I’ve become more and more curious about high end gear and especially consoles, despite never previously mixing on one. I listen to a lot of 70s and 80s records that sound big and warm and deluxe. I’ve craved a big console sound for a while now. Although it’s appealing, I didn’t want to buy a vintage desk because I didn’t want the headache that comes with having to maintain it, plus buying a new console meant I could configure it exactly how I wanted it. Not only that, I’m constantly moving between different styles of music, both modern and vintage styles/sounds, so the 5088 seemed like a good foundation for this – it could be clean when I wanted it to be clean and it can drive when I want it to drive.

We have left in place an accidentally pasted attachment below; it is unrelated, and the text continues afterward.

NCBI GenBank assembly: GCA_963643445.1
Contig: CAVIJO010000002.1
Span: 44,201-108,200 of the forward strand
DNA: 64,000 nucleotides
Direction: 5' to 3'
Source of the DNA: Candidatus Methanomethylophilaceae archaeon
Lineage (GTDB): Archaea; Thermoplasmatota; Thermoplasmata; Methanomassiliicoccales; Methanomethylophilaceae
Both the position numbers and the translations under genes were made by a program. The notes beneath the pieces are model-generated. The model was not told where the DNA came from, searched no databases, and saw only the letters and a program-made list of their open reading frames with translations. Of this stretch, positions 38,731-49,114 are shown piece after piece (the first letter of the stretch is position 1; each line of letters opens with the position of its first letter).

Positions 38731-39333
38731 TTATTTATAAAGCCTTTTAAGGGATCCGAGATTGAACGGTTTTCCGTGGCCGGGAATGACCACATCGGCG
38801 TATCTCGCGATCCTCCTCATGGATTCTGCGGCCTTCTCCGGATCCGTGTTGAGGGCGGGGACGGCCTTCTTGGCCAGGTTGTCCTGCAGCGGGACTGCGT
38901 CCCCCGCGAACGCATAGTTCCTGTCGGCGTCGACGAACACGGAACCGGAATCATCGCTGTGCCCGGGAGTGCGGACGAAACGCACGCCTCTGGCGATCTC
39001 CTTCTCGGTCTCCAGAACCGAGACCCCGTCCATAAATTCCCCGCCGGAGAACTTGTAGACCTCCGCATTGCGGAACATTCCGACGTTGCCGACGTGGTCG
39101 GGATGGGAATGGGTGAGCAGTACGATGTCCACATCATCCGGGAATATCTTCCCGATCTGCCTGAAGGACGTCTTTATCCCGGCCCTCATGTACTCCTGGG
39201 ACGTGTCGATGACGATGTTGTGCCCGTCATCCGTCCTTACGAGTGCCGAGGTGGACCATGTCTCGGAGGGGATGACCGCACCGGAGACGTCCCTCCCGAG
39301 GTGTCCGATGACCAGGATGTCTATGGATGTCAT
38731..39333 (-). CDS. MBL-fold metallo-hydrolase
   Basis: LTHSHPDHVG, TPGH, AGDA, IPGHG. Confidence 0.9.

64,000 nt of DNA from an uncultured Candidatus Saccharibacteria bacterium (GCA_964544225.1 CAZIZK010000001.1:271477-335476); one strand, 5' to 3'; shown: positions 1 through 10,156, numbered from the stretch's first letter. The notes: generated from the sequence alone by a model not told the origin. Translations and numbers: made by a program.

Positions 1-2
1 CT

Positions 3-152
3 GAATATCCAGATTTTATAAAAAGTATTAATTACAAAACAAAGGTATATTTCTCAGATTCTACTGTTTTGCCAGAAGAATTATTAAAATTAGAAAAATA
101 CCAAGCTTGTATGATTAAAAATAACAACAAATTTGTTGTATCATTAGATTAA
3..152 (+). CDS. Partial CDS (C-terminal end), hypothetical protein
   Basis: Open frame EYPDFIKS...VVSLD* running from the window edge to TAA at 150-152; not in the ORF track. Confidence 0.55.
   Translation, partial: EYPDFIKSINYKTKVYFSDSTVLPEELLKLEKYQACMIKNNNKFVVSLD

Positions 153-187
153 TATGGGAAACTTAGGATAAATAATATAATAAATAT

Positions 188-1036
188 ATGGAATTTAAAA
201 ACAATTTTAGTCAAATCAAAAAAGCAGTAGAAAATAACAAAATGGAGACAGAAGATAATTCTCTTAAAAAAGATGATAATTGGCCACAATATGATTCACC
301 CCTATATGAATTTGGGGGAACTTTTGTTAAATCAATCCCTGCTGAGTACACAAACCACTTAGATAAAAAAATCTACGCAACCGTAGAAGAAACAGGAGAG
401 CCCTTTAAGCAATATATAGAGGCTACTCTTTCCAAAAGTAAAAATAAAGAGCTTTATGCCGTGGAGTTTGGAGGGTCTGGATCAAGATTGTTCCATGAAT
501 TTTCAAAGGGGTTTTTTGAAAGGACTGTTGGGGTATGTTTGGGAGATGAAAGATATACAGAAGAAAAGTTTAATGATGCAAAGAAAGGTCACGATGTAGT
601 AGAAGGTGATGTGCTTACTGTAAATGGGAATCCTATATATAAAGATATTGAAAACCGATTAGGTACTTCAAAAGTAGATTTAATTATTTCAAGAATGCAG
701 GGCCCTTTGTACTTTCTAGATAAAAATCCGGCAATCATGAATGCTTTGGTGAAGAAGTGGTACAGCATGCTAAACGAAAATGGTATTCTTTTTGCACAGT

The fact that Rupert Neve Designs are making a new style of Class A, transformer based console, in 16 channel format in the 21st century…well, temptation got the better of me. When I found out about the Shelford modules, I was even more tempted. I already owned 2 x RND 511 preamps and 2 x 542 tape emulators, and I was impressed by the sound and build quality. I liked the fact that RND seem to be making new gear that takes inspiration from classic gear but is also forward thinking, rather than just making vintage clones. The 5088 seems like a new generation of consoles. It’s big and warm, but it’s also clean and crisp. It has a purity to it which I’ve been enjoying so far.